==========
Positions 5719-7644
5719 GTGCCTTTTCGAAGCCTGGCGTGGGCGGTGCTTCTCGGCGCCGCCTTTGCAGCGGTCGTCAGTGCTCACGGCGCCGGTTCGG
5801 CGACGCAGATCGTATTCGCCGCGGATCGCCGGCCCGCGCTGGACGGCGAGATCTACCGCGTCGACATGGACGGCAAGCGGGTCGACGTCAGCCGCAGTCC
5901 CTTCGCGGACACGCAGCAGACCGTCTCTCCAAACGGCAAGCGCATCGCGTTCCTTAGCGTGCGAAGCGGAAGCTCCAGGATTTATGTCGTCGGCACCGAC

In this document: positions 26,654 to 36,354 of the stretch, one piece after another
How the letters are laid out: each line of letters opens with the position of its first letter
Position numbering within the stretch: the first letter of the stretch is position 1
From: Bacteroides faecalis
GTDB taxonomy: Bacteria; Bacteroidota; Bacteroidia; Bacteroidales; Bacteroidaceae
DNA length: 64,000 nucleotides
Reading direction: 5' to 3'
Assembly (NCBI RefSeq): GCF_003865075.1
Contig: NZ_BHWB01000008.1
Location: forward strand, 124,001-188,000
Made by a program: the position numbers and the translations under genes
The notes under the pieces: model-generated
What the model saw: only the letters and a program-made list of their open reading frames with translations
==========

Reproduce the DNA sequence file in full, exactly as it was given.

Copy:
Positions 5719-7644
5719 GTGCCTTTTCGAAGCCTGGCGTGGGCGGTGCTTCTCGGCGCCGCCTTTGCAGCGGTCGTCAGTGCTCACGGCGCCGGTTCGG
5801 CGACGCAGATCGTATTCGCCGCGGATCGCCGGCCCGCGCTGGACGGCGAGATCTACCGCGTCGACATGGACGGCAAGCGGGTCGACGTCAGCCGCAGTCC
5901 CTTCGCGGACACGCAGCAGACCGTCTCTCCAAACGGCAAGCGCATCGCGTTCCTTAGCGTGCGAAGCGGAAGCTCCAGGATTTATGTCGTCGGCACCGAC

In this document: positions 26,654 to 36,354 of the stretch, one piece after another
How the letters are laid out: each line of letters opens with the position of its first letter
Position numbering within the stretch: the first letter of the stretch is position 1
From: Bacteroides faecalis
GTDB taxonomy: Bacteria; Bacteroidota; Bacteroidia; Bacteroidales; Bacteroidaceae
DNA length: 64,000 nucleotides
Reading direction: 5' to 3'
Assembly (NCBI RefSeq): GCF_003865075.1
Contig: NZ_BHWB01000008.1
Location: forward strand, 124,001-188,000
Made by a program: the position numbers and the translations under genes
The notes under the pieces: model-generated
What the model saw: only the letters and a program-made list of their open reading frames with translations